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Thread: 1 week breastfeeding with an issue almost daily

  1. #1

    Default 1 week breastfeeding with an issue almost daily

    I really want to exclusively breastfeed. My original goal was six months. Now I feel every day is a miracle. I have made it past the nipple damage stage - that's not the issue. It started when my milk came in. I became so engorged that baby was not latching and the nursing people at hospital always have the same suggestions - pump a little then try different positions. (Thank you for that recommendation for the fourth time).

    I finally got lactation consultant and had to feed baby with medicine dropper and completely drain breasts with pump because baby had not eaten in like ten hours. Right breast stayed hot and engorged though. Baby started being fussy when I tried to nurse her AT&T (hospital gave same suggestions as before).

    I decided to pump it dry. All sorts of blood came out and this super thick inch long goop. It looked like a third of string cheese in thickness. Baby started nursing at that breast again. Then she started preferring left again. I decided to pump right again and it had another 'clog' come out (less scary than the first lol). Then I had a glorious day of baby alternating breast each feeding.

    Then last night she ate at each breast for ten minutes but never settled down. She kept acting hungry for three hours off and on but wouldn't really latch on breast, then would get mad about being at the breast (I guess). Finally got her to sleep and she nursed fine three different times every 2.5 hours.

    Now she has only eaten about 3 minutes at one breast the last three feedings. I had to pump a little at both breast just so she could latch. My breasts were hot and achey again because she was eating ten to fifteen minutes the last several days and these little feedings obviously aren't draining breast. I pumped the excess - about 2.5 ounces.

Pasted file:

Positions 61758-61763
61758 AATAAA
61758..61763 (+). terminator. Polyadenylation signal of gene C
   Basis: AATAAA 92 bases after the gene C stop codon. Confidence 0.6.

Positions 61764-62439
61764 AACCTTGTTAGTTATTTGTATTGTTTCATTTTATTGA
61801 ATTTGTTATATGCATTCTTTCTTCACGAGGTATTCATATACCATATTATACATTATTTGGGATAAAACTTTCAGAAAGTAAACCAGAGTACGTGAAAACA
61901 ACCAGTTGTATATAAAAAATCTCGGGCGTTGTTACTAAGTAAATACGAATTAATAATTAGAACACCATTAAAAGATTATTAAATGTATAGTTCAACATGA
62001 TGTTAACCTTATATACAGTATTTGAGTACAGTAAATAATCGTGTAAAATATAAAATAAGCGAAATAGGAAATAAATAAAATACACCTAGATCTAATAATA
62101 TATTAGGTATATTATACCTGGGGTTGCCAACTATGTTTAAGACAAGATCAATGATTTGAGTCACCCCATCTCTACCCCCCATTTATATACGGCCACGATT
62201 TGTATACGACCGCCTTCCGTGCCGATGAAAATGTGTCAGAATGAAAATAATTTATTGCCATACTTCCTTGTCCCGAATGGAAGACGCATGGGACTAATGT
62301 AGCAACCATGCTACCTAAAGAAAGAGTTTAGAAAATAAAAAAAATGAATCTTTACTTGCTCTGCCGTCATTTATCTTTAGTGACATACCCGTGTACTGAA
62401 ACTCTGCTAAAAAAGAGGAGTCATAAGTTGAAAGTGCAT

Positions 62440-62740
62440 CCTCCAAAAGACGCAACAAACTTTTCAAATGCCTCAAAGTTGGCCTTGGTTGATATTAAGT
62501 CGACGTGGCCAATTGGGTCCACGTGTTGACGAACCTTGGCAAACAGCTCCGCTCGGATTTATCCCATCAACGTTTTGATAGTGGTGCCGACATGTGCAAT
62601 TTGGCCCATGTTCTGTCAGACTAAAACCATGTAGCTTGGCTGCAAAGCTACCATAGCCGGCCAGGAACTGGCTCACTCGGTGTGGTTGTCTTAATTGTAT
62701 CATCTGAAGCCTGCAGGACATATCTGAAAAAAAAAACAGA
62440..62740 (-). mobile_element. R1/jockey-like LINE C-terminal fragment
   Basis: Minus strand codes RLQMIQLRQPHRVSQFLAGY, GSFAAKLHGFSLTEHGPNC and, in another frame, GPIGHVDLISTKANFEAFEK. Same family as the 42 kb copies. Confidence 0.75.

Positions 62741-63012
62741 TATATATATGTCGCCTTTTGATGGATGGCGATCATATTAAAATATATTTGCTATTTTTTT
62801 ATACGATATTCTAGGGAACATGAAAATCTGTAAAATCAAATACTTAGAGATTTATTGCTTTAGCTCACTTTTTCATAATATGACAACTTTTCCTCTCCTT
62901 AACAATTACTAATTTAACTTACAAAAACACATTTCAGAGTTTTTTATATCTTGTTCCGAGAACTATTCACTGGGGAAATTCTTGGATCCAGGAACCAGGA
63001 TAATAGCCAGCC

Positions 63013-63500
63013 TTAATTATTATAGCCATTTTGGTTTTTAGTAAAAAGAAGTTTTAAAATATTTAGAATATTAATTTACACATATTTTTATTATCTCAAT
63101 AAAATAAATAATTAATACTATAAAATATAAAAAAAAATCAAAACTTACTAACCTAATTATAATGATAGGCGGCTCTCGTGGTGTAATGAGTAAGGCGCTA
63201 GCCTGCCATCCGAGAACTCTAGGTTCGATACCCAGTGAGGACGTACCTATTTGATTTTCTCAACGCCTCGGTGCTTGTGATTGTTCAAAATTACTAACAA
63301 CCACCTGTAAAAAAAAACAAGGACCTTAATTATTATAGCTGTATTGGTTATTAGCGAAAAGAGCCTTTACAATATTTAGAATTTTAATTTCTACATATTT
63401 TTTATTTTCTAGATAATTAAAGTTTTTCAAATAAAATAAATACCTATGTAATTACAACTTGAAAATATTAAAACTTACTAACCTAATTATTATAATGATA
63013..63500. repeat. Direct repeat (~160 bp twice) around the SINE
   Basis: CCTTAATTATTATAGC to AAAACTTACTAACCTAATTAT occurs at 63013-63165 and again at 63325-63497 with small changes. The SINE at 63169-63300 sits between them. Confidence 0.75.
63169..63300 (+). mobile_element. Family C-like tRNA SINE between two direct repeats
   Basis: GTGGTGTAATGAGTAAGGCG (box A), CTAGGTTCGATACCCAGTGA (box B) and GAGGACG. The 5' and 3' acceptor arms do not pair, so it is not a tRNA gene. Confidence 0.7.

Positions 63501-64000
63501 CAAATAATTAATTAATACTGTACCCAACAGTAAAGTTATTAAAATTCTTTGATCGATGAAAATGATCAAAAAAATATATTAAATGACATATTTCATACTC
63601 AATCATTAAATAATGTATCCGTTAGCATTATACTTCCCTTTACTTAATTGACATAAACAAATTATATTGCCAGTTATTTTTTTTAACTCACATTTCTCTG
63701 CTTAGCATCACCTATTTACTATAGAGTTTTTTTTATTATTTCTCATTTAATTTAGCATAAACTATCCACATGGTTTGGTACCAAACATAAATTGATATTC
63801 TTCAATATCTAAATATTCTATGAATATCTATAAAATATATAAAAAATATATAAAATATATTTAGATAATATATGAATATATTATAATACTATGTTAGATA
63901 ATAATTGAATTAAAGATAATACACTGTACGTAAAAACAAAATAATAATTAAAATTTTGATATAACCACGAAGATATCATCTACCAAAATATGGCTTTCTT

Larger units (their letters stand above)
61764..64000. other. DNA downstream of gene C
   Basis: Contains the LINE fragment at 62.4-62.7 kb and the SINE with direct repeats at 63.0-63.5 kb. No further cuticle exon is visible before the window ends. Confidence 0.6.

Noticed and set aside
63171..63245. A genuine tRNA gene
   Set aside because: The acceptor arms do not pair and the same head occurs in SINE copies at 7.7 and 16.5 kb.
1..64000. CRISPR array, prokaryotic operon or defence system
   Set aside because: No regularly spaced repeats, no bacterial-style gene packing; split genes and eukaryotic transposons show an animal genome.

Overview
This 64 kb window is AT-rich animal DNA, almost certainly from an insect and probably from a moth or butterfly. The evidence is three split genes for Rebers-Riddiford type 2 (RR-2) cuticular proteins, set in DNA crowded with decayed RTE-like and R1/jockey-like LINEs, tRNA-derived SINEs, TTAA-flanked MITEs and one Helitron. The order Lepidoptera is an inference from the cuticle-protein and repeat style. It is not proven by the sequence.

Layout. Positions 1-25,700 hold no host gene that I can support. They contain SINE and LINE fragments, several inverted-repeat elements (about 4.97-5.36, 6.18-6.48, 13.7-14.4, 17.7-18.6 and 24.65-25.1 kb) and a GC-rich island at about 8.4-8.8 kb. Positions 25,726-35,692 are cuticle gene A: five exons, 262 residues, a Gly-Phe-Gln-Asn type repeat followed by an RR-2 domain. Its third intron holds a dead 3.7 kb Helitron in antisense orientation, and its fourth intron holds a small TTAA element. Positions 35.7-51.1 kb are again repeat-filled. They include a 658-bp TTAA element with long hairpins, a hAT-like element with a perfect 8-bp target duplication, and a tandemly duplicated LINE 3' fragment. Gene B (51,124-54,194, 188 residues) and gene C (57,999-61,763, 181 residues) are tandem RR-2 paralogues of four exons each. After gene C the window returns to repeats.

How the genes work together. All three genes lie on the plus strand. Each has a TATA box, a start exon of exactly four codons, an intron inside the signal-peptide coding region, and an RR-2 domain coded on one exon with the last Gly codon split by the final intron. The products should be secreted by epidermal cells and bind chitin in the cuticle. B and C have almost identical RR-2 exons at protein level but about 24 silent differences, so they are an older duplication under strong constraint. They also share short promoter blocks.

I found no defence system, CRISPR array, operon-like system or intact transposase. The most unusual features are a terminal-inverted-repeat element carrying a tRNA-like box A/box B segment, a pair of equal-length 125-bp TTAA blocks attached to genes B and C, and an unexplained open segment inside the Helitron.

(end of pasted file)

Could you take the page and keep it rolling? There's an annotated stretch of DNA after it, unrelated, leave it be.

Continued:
I just don't know if I am doing the right thing. She has been sleeping fine after these little feedings and has wanted one every two hours. But I am sick of pumping all the time and sick of my breasts being hot and achey. I don't have a fever or flu symptoms. I am worried my supply is never going to match her feeding because of all this pumping, but I don't want the sickly blood/clogged duct again. Hospital warned I might lose my supply if she wasn't draining breast. Well this get better? I need to know it will because the stress is making me miserable.
    Last edited by @llli*tassle7; September 24th, 2013 at 10:34 AM.

  2. #2

    Default Re: 1 week breastfeeding with an issue almost daily

    Tried to nurse het at right breast* NOT AT&T lol

  3. #3
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    Default Re: 1 week breastfeeding with an issue almost daily

    Welcome to the forum! I think you should change your screen name to AT&Tmom, ! Can't tell you how many times autofill has let me down...

    It's normal for moms to overproduce when they start nursing. Nature is conservative and wants to make absolutely sure there's enough milk for the baby as she learns to nurse. What if you have triplets? Gotta make sure there's enough for them, right?

    Most of the time overproduction is a short-lived phenomenon. Within a few days or weeks, the body "reads" the baby's demand and adjusts supply downwards so that it's not too far in abundance of what baby needs. Every time the baby doesn't completely drain one or both breasts, the extra milk sitting in the breast tells the body to throttle back on production. Bat throttling back doesn't mean you're going to lose your supply! As long as you feed on demand, the baby can increase your supply by nursing more often and draining the breast more completely.